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Souvenirs, animals, and enchantment: encountering Texas cowboy boots

Chapter


Abstract


  • I disembarked the plane and followed the signs to the baggage carousel, passing glass display cabinets filled with cowboy boots. There were all

    sorts-brown, black, multicolored, snakeskin, lizard skin-with Cuban heels

    and ornate, ostentatious designs: inlaid sewn butterflies, chilies, and scorpions.

    At any other airport, waiting for a suitcase, one might linger in front of a

    TV screen showing a loop of local news and weather updates. Here in Texas, there is a cabinet filled with locally crafted cowboy boots, Welcome to El

    Paso-the cowboy boot capital of the world.

    The cowboy boot is the quintessential souvenir of Texas and a product

    of an artisanal trade with deep regional historical roots. It is also an

    enchanted object-a fashion-souvenir whose constituent materials and the animals from which they come evoke unsettling combinations of feelings and

    sensory responses among tourists. Through this seemingly parochial item we

    can reflect on how humans make and enchant material things via geographical and popular cultural mythologies and entangle ourselves in increasingly

    complex flows of people, animals, and place (Ramsay 2009)-connecting

    tourists with circuits of craft, commodification, and collecting across cultural difference. Seemingly trivial, cowboy boots are an entry point into questions of morality and materiality, mobility, and the value of local cultural production within processes of tourism commodification.

Publication Date


  • 2018

Edition


  • 3

Citation


  • Gibson, C. (2018). Souvenirs, animals, and enchantment: encountering Texas cowboy boots. In S. Gmelch & A. Kaul (Eds.), Tourists and Tourism: A Reader (pp. 211-224). Long Grove, United States: Waveland Press.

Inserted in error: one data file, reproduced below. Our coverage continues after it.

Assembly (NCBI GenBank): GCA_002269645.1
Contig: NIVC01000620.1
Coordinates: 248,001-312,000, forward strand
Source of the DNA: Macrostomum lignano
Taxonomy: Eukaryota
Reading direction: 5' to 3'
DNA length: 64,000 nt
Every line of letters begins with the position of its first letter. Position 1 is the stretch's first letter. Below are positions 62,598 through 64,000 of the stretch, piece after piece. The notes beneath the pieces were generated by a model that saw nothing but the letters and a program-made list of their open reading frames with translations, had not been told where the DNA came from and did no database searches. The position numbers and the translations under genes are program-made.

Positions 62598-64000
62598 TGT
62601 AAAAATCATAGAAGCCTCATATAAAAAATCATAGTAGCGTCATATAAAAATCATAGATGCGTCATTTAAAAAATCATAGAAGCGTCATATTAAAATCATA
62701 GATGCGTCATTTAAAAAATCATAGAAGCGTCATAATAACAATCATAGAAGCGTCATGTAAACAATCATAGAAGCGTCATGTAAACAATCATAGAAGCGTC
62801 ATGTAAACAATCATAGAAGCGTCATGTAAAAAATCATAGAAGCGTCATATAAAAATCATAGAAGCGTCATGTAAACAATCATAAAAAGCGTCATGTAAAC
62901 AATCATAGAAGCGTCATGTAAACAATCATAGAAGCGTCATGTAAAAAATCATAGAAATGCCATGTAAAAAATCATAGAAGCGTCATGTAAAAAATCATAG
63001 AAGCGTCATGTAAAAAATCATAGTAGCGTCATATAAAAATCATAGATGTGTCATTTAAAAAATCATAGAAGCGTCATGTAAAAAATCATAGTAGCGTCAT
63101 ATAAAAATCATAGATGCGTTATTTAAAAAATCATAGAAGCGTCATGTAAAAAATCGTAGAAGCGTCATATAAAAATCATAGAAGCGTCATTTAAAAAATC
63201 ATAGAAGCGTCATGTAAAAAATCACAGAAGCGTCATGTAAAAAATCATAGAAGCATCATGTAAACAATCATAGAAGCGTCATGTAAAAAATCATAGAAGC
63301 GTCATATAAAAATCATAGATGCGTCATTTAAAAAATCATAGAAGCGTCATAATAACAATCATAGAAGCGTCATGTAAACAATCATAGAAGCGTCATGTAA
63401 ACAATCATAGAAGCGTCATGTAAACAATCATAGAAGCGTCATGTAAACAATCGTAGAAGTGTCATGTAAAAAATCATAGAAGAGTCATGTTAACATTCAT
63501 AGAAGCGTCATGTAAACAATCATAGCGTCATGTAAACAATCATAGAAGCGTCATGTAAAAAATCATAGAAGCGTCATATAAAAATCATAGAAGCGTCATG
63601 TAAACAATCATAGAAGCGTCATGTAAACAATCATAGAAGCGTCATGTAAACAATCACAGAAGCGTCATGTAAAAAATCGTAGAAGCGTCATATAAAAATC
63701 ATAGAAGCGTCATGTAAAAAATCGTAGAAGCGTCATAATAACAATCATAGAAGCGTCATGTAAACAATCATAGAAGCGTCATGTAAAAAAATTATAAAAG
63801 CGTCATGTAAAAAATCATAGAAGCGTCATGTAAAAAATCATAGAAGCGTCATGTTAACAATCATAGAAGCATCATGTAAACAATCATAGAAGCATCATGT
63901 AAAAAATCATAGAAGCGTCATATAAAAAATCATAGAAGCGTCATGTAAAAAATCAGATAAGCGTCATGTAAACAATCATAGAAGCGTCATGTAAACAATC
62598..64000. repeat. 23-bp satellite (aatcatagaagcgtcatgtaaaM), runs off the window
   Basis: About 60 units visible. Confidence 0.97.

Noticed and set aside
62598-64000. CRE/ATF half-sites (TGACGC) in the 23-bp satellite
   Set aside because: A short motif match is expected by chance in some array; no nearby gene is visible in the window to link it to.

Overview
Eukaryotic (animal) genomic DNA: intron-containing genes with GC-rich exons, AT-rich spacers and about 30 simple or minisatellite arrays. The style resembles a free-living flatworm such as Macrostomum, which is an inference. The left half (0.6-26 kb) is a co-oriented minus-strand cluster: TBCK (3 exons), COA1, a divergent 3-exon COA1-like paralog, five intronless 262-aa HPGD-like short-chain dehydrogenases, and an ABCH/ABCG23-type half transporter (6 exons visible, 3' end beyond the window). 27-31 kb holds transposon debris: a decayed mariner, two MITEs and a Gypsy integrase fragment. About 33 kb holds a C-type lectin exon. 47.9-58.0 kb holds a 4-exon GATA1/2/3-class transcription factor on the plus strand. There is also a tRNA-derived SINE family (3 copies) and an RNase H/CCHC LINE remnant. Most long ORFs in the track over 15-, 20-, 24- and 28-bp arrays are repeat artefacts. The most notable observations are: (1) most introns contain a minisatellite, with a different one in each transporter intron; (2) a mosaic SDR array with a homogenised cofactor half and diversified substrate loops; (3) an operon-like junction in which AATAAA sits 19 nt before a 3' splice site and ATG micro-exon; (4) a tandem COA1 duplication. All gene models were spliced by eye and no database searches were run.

International Standard Book Number (isbn) 13


  • 9781478636229

Book Title


  • Tourists and Tourism: A Reader

Start Page


  • 211

End Page


  • 224

Place Of Publication


  • Long Grove, United States

Abstract


  • I disembarked the plane and followed the signs to the baggage carousel, passing glass display cabinets filled with cowboy boots. There were all

    sorts-brown, black, multicolored, snakeskin, lizard skin-with Cuban heels

    and ornate, ostentatious designs: inlaid sewn butterflies, chilies, and scorpions.

    At any other airport, waiting for a suitcase, one might linger in front of a

    TV screen showing a loop of local news and weather updates. Here in Texas, there is a cabinet filled with locally crafted cowboy boots, Welcome to El

    Paso-the cowboy boot capital of the world.

    The cowboy boot is the quintessential souvenir of Texas and a product

    of an artisanal trade with deep regional historical roots. It is also an

    enchanted object-a fashion-souvenir whose constituent materials and the animals from which they come evoke unsettling combinations of feelings and

    sensory responses among tourists. Through this seemingly parochial item we

    can reflect on how humans make and enchant material things via geographical and popular cultural mythologies and entangle ourselves in increasingly

    complex flows of people, animals, and place (Ramsay 2009)-connecting

    tourists with circuits of craft, commodification, and collecting across cultural difference. Seemingly trivial, cowboy boots are an entry point into questions of morality and materiality, mobility, and the value of local cultural production within processes of tourism commodification.

Publication Date


  • 2018

Edition


  • 3

Citation


  • Gibson, C. (2018). Souvenirs, animals, and enchantment: encountering Texas cowboy boots. In S. Gmelch & A. Kaul (Eds.), Tourists and Tourism: A Reader (pp. 211-224). Long Grove, United States: Waveland Press.

International Standard Book Number (isbn) 13


  • 9781478636229

Book Title


  • Tourists and Tourism: A Reader

Start Page


  • 211

End Page


  • 224

Place Of Publication


  • Long Grove, United States